"The Age, the problem” project aims to organise andfacilitate discussion between different generations: children, adolescents,seniors and families, on how to live together and learn from each other.Between March and July 2012, the organisers of this project will visit targetedaudiences in Metz, France to collect and hearevidences or proposals which stories will be later transformed into anexhibition. The presentation of the project results will includethree aspects: a wall of photographs, an exhibition panel and movie screening.After the first experimental exhibition, Familles de France is planning toprepare more materials to be used for meetings or conferences to reflect on thetheme of intergenerational living. The following stakeholders are targeted withthe initiative: wider public, several decision makers and politicians, civilsociety organisations, service providers, companies etc.
4. Family and Childcare Centre-KMOP, Greece
Sincethe late 1970s, the Athens-based KMOP has been engaged in several activitiesaiming to improve the quality of life of elderly and to promote theirindependent living conditions. In 1979, KMOP was assigned by the Greek Ministryof Health & Social Welfare to design and set up the first Open CareCommunity centres (KAPI) in various areas of the Attiki region, Greater Athens.KMOP successfully operated these Centres up to 1983, when they were handed overto local authorities. KMOP still maintains an advisory role with these Centres,with strengthened focus in 2012 when the European Year revolves around thequestions of ageing and intergenerational solidarity.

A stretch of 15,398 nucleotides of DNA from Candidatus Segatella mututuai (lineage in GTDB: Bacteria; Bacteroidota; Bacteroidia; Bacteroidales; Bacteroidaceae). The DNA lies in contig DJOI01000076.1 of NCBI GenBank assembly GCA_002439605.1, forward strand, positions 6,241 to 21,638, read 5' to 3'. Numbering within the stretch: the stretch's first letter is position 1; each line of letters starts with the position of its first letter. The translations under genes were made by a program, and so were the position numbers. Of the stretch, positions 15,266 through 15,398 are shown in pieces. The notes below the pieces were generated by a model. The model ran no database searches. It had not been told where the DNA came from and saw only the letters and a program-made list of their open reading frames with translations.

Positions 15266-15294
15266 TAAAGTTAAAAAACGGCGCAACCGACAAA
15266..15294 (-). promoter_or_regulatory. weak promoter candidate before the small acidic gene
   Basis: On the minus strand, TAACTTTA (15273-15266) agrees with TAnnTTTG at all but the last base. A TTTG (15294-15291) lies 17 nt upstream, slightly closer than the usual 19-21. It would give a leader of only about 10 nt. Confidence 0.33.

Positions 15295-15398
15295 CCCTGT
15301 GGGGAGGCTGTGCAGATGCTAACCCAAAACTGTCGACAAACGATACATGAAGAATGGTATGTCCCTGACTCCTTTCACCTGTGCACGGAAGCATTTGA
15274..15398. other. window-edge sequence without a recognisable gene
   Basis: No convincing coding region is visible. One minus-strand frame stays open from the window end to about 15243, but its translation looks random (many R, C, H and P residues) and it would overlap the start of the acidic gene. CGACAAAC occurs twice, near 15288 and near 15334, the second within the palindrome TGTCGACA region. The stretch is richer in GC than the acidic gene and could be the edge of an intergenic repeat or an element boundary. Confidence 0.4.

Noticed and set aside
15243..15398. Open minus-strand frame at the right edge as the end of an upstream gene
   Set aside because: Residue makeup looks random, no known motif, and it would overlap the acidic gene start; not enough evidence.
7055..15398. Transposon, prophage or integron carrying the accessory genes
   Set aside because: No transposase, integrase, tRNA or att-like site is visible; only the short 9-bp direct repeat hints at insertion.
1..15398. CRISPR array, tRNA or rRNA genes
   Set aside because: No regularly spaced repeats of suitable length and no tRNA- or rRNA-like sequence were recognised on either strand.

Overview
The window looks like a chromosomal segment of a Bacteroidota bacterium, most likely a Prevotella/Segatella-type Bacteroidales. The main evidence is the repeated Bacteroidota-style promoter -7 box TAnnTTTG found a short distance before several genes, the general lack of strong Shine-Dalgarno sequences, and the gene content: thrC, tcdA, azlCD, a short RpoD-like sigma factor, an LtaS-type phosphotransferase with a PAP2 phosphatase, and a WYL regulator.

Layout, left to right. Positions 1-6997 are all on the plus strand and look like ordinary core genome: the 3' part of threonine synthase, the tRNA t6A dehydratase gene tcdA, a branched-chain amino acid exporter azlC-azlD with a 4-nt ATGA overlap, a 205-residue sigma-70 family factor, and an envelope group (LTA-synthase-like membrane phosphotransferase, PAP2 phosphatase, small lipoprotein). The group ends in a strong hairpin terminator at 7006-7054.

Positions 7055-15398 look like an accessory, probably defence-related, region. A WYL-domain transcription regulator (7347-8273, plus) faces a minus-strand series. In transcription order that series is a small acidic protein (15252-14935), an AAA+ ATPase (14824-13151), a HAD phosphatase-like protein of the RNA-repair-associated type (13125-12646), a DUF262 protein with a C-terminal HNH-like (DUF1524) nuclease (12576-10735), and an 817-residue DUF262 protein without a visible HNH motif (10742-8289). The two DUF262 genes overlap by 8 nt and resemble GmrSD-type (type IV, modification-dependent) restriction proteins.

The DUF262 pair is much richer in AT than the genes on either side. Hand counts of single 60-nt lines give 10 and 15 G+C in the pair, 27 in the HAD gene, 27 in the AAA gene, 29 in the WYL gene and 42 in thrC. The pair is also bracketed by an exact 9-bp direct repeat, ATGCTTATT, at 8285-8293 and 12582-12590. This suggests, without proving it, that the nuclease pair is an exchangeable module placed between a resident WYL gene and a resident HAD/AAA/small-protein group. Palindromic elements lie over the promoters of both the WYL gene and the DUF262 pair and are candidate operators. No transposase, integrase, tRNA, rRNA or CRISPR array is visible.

In the years that followed, KMOP’s social services consistently providedadvisory services to elderly people, focused on the development of innovativeactions and the exchange of elderly- centred "know how”. KMOP is also veryactive in European projects such as: HOPE, a platform which enables elderly peoplewith Alzheimer’s disease to use innovative technologies for a more independentlife, or AGNES which aims to enhance the quality life of older people. Additionally,KMOP participated in the ‘European Reference Framework Online for thePrevention of Elder Abuse and Neglect’(EuROPEAN) project which was funded bythe European Commission and aimed to establish, over a two year period, a referenceframework of good policy measures and practices for the prevention of elderabuse.